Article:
Jake looked down at their unsuspecting campsite and back into the maze of plants. He was damned if he’d guide whatever was to the smell of their food and their flimsy nylon tents.
Looking around him, he chose to go to the right and up the ridge. The vegetation was tight. His breathing was coming in wispy foggy puffs and his flashlight was dancing off of shimmering green leaves all around him.
Something came towards Jake from the right, but he wasn’t about to look for it. He continued his determined rise up and over the lip of the knoll. Once he cleared the ridge, he was able to move at a jogging speed down an animal path towards the river. Jake’s heart was pounding, his thigh muscles burning as he raced along the river, flashlight bobbing off the surface. His feet splashed in the chilly water and he ducked down behind a boulder and waited. When he heard nothing, sensed nothing, he got up and worked his way back to the camp from the backside.
Once the girls were asleep, he turned to Sam as the man opened his last beer. “There was something up there watching the camp.”
“Seriously?” Sam nearly choked on his beer. “I don’t like bears.”
“Who does?” Jake told him.
“I have my 45.” Sam informed him.
“I have my 22.”
“Your 22? All that’ll do is piss him off.” He snorted. “So, that’s the mystery behind the wet boots, huh?”
“I didn’t want it to follow me back, so I headed towards the river. I figured it might lose my scent. I took the back way in and made sure nothing was following me.”
“Not a bad idea, actually.” Sam admitted. “You know, I’m surprised Laura bought your story about getting lost and stumbling into the river.”
Jake nodded in agreement. Laura would be really angry if she knew that he’d lied. She was a very upfront kind of person and hated games and subterfuge. Still, she needed a good night’s sleep and he was going to guarantee it. Tomorrow, he’d find some way to talk them into setting up somewhere else. Somewhere less vulnerable.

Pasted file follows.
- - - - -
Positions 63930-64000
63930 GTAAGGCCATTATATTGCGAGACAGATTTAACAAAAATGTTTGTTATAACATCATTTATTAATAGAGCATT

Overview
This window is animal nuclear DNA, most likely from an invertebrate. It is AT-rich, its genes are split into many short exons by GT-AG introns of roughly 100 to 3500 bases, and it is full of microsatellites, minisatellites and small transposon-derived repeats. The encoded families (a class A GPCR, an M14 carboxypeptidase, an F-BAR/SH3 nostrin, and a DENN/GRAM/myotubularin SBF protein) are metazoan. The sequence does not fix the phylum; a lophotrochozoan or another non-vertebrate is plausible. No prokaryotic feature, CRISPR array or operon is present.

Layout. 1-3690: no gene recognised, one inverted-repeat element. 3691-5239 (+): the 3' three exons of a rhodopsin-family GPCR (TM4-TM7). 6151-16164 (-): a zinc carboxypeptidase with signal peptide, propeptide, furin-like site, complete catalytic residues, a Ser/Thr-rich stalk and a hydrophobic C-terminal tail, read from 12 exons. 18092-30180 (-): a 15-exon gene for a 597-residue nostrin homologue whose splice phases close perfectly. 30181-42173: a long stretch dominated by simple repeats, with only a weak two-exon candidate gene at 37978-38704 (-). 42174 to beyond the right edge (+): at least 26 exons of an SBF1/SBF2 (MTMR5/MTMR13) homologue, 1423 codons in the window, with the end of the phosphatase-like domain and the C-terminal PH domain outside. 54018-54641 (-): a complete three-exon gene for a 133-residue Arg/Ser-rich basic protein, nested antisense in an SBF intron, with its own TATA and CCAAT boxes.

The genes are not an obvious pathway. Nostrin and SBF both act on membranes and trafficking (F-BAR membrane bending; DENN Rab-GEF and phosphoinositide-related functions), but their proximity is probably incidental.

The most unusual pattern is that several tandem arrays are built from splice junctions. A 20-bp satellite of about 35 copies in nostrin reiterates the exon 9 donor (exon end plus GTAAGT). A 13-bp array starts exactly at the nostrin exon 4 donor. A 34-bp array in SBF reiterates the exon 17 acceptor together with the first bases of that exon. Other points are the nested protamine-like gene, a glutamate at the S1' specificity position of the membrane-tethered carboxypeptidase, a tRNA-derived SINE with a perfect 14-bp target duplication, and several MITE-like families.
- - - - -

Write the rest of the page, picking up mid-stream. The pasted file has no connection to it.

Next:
“We could stay up in shifts.” Sam offered with a loud belch.
“It might be a good idea.”
“I’ll take the first shift. I’ll be pissing for a few hours anyways.” Sam sighed. “Just bring me my backpack. It’s got my gun inside.”
Jake brought it to him and crawled into his tent. Laura was dead to the world beside him and felt so warm and toasty. He didn’t want to curl his cold body up against hers but it was tempting. He eased his way up against her warm backside and protectively put his arm around her.
Jake woke to silence. His nose and hand were icy cold. He sat up and tucked his hand into the sleeping bag with a shiver. There was no more firelight outside. He clicked on his flashlight and eased himself into his jacket and gloves and felt around for his spare hiking boots.
Outside everything was still. Sam was nowhere in sight. Jake felt a prickle of the sense of being watched. The hairs tickled on his neck and arms. He liked to think it was just the feeling of humid cold air hitting him, but he knew better. Pivoting to flash his light around, he saw no movement. Sam’s pack was gone. No doubt he’d gotten cold during the night when he nodded off and dragged his things into the tent making the assumption that since nothing had happened, nothing would. Good old Sam, he took everything as lazy as a hound dog.